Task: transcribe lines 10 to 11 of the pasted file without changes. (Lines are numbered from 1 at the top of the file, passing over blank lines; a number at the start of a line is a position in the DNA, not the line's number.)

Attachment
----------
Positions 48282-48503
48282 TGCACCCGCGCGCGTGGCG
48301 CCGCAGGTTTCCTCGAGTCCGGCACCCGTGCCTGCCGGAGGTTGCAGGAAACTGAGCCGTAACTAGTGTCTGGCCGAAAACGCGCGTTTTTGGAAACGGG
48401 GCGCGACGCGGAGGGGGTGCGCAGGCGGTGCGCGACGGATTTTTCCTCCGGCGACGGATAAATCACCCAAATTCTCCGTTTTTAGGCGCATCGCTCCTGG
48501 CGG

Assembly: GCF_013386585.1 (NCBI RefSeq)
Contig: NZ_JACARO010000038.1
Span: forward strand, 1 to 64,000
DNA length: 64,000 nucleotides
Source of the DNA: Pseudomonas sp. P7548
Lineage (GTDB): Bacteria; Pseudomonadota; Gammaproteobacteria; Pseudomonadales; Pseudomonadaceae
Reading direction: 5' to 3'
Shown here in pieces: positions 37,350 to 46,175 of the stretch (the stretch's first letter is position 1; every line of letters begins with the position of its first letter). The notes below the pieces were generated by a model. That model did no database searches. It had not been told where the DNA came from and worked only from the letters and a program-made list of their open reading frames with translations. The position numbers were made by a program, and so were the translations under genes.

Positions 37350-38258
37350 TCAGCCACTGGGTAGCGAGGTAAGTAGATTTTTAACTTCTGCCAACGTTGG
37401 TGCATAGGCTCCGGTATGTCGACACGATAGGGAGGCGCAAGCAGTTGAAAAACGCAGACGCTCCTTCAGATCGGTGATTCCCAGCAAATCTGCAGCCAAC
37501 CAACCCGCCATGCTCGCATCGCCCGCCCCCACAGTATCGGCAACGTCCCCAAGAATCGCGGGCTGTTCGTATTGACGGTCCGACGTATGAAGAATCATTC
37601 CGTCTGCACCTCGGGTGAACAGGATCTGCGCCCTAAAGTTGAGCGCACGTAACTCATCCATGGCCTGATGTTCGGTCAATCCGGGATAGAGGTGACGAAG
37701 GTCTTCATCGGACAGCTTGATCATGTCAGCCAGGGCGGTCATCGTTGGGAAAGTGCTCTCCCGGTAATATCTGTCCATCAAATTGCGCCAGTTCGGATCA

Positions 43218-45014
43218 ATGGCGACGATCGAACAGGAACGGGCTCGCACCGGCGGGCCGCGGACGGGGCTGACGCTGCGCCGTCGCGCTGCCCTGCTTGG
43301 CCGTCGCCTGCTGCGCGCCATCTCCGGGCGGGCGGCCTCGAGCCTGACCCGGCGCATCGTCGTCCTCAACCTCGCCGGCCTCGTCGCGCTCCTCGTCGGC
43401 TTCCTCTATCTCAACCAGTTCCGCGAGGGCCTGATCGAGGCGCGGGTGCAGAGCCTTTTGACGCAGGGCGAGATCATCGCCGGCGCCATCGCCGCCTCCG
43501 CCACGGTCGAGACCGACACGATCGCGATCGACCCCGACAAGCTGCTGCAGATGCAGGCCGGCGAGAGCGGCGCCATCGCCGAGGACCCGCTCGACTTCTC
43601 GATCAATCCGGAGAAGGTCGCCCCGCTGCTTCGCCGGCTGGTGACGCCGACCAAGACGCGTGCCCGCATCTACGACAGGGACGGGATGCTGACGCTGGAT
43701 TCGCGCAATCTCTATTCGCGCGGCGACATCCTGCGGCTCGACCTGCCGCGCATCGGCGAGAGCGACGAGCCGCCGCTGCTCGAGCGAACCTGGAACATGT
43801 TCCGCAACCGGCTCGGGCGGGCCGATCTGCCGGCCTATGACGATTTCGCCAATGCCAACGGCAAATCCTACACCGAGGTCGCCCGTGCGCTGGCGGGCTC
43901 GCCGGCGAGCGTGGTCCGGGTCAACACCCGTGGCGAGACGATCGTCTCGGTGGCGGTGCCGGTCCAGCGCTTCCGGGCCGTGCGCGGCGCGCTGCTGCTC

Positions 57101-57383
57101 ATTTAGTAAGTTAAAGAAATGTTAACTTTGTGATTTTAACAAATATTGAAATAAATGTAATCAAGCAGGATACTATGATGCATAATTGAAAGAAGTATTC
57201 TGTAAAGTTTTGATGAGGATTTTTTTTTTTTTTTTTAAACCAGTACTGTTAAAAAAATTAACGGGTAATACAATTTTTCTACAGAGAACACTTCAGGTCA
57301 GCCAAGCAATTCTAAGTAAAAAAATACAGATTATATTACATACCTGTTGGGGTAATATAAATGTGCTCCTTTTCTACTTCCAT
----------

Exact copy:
Source of the DNA: Pseudomonas sp. P7548
Lineage (GTDB): Bacteria; Pseudomonadota; Gammaproteobacteria; Pseudomonadales; Pseudomonadaceae